In fact, scientists agree on this: Passive smoking is much less carcinogenic than the permanent overheating of oils and fats when preparing food (!). For example, a study in China found that the risk of developing lung cancer among women smokers who cook meat every day was almost three times the risk of developing lung cancer than women who smoked foods other than meat. Particularly when roasting meat, highly toxic heterocyclic amines (HCA) and polycyclic aromatic hydrocarbons (PAH) are generated. These are classified as highly carcinogenic. One less reason to eat and prepare meat.
Olive, coconut and avocado oil are the handymen
You can see from the graphic that olive oil, coconut oil, and avocado oil are the all-rounders. However, since olive oil is the only one of the three that is most affordable in terms of price-performance ratio, even in organic quality, I would personally recommend olive oil. When buying, look for organic quality or even for the Demeter-label and cold pressing. I personally recommend *this* one.
In one of my following blog posts, I will list the advantages and properties of the different fats and oils for you. Olive oil is an all-rounder, but linseed oil, pumpkin seed oil, and other types of oil shouldn’t be removed from your shopping list! I conclude with my fourth rule of thumb:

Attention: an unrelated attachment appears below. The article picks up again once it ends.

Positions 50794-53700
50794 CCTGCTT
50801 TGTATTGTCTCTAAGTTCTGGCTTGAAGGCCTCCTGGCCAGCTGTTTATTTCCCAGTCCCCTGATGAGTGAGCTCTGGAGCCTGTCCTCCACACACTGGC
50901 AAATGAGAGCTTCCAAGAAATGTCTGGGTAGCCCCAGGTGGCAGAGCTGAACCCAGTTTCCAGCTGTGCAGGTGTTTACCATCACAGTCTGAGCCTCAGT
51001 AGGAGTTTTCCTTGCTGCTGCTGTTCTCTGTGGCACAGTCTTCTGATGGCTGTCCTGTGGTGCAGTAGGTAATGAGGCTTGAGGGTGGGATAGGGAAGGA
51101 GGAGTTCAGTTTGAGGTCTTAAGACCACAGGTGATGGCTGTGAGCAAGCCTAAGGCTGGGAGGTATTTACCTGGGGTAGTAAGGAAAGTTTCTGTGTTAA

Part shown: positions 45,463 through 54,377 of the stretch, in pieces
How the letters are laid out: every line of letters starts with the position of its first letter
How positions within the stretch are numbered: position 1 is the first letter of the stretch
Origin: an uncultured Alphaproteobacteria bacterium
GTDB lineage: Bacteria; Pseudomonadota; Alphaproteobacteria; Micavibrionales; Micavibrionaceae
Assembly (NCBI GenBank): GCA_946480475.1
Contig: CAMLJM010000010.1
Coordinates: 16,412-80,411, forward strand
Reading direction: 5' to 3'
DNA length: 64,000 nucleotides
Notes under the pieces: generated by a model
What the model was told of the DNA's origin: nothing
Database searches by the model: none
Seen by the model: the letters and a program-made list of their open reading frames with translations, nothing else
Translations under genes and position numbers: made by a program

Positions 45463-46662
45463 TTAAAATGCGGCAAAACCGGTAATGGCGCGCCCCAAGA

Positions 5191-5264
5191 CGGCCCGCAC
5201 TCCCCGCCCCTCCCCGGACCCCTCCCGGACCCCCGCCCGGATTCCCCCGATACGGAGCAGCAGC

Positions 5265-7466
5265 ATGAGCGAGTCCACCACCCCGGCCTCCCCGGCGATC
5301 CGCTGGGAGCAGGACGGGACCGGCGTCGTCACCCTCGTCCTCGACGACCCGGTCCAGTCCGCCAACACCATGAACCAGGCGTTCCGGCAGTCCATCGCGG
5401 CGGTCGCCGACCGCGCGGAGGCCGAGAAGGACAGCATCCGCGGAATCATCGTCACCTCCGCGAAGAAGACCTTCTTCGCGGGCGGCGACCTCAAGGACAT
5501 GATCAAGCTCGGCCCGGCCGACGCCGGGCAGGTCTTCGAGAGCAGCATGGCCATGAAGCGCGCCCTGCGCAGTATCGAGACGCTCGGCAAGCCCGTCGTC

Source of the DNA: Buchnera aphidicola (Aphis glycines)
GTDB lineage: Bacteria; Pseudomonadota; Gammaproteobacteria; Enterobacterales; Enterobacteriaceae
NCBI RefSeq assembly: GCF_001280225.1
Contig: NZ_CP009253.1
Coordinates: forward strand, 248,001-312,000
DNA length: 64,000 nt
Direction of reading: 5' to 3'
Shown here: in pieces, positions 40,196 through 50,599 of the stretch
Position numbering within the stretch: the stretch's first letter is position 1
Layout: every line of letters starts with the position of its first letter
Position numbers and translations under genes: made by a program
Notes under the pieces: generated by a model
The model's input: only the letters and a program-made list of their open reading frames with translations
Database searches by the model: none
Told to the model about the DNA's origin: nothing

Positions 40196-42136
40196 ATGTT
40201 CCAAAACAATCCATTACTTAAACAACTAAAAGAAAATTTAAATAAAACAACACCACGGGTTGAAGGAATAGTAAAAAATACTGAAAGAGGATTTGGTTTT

Use oils sparingly since it is a processed food.
Therefore, it is better if you prefer to use the more natural variants in the form of nuts and seeds. In addition to the fats, you also get important proteins, fiber, and other nutrients that are bound to the solid components of the food and are therefore missing in the extracted oil. And finally, don’t forget:
A balanced, wholesome diet is always varied!
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Chiang, T.A. et al. 1997: Mutagenicity and polycyclic aromatic hydrocarbon content of fumes from heated cooking oils produced in Taiwan, in: Mutation Research/Fundamental and Molecular Mechanisms of Mutagenesis, Vol. 381, 1997, No. 2, pp. 157-161.
De Alzaa, F./Guillaume, C./Ravietti, L. 2018: Evaluation of Chemical and Physical Changes in Different Commercial Oils during Heating, in: Acta Scientific, Vol. 2, 2018, No. 6, pp. 2-11.
Seow, A. et al. 2000: Fumes from meat cooking and lung cancer risk in Chinese Woman, in: Cancer Epidemiol Biomarkers, in: Cancer Epidemiology, Biomarkers & Prevention, Vol. 9, 2000, No. 11.
The Vegetarian Health Institute, 2012: Smoke points of oils.